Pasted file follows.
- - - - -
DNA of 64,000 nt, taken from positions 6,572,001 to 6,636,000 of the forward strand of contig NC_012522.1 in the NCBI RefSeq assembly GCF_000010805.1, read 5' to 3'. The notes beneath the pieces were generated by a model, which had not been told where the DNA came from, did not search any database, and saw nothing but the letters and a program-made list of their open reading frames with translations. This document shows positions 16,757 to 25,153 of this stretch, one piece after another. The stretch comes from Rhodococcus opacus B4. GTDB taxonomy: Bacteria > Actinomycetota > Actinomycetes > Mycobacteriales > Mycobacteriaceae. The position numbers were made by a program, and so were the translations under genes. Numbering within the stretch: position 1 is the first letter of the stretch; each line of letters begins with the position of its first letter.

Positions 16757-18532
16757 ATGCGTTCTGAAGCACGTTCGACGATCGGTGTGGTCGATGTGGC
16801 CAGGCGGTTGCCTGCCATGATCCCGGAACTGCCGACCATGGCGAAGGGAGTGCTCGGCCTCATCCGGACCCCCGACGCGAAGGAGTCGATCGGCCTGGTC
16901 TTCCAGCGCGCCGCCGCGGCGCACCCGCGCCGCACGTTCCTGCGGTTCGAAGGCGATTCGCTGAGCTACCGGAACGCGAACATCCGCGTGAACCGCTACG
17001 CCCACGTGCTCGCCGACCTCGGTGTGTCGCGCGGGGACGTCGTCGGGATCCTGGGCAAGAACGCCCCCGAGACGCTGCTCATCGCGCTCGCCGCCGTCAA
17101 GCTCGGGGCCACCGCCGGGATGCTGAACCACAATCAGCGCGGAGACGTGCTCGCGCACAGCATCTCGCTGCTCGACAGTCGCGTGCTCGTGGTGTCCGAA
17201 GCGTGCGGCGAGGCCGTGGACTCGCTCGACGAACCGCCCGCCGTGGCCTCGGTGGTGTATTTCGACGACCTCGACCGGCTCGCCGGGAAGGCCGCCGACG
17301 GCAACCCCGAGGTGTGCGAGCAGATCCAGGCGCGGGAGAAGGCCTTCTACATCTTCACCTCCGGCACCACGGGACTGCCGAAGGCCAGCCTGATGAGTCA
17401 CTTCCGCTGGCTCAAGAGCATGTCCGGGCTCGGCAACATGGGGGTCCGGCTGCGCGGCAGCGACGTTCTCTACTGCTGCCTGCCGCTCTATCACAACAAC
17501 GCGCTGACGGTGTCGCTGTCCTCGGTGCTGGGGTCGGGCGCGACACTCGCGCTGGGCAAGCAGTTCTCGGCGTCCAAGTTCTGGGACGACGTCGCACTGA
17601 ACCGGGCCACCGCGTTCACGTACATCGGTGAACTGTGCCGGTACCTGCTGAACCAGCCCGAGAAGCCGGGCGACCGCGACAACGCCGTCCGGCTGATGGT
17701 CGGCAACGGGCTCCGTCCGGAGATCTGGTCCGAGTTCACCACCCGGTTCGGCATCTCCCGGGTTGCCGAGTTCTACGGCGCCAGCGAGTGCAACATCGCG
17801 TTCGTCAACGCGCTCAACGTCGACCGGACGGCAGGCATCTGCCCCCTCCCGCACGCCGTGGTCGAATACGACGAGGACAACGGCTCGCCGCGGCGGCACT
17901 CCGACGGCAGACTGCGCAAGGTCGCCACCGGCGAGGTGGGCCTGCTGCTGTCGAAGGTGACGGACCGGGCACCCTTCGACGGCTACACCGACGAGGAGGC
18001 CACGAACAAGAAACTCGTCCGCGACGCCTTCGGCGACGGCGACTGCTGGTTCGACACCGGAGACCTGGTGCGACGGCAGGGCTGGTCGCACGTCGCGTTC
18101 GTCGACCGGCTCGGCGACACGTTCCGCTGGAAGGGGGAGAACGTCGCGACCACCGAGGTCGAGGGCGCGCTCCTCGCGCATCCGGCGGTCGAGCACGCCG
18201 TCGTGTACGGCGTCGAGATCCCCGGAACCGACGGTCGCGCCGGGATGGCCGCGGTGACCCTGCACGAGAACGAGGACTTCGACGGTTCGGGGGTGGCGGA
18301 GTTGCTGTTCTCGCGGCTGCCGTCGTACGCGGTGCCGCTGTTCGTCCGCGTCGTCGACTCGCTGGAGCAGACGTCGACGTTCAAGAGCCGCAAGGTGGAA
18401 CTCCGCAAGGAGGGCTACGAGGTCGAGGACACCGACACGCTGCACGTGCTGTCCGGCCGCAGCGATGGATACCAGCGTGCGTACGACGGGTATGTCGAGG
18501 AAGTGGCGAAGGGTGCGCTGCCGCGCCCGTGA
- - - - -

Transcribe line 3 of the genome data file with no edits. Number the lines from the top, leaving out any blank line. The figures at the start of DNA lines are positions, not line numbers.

16757 ATGCGTTCTGAAGCACGTTCGACGATCGGTGTGGTCGATGTGGC